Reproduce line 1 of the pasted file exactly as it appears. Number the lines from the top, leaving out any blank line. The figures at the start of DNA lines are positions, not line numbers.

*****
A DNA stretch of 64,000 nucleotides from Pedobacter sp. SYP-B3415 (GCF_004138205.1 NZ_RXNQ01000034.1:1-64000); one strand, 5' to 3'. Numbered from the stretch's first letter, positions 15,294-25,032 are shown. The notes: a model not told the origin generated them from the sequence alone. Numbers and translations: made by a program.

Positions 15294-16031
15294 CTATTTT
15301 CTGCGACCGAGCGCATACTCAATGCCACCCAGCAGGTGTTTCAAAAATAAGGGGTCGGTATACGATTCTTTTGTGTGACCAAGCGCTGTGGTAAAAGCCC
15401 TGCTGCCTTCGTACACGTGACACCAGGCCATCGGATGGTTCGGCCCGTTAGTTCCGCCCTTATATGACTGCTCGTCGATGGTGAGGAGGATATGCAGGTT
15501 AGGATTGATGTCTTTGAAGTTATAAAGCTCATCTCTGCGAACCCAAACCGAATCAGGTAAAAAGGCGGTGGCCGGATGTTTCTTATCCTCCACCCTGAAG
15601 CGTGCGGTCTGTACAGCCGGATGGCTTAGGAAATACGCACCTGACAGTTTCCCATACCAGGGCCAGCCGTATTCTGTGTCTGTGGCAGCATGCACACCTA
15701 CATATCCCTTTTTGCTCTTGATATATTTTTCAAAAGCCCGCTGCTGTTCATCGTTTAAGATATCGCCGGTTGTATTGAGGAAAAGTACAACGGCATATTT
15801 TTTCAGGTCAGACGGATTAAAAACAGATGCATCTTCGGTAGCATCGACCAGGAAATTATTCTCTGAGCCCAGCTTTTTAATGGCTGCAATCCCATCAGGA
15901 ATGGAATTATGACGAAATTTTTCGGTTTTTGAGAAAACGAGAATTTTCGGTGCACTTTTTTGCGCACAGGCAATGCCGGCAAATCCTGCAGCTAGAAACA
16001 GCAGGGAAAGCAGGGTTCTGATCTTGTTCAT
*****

A DNA stretch of 64,000 nucleotides from Pedobacter sp. SYP-B3415 (GCF_004138205.1 NZ_RXNQ01000034.1:1-64000); one strand, 5' to 3'. Numbered from the stretch's first letter, positions 15,294-25,032 are shown. The notes: a model not told the origin generated them from the sequence alone. Numbers and translations: made by a program.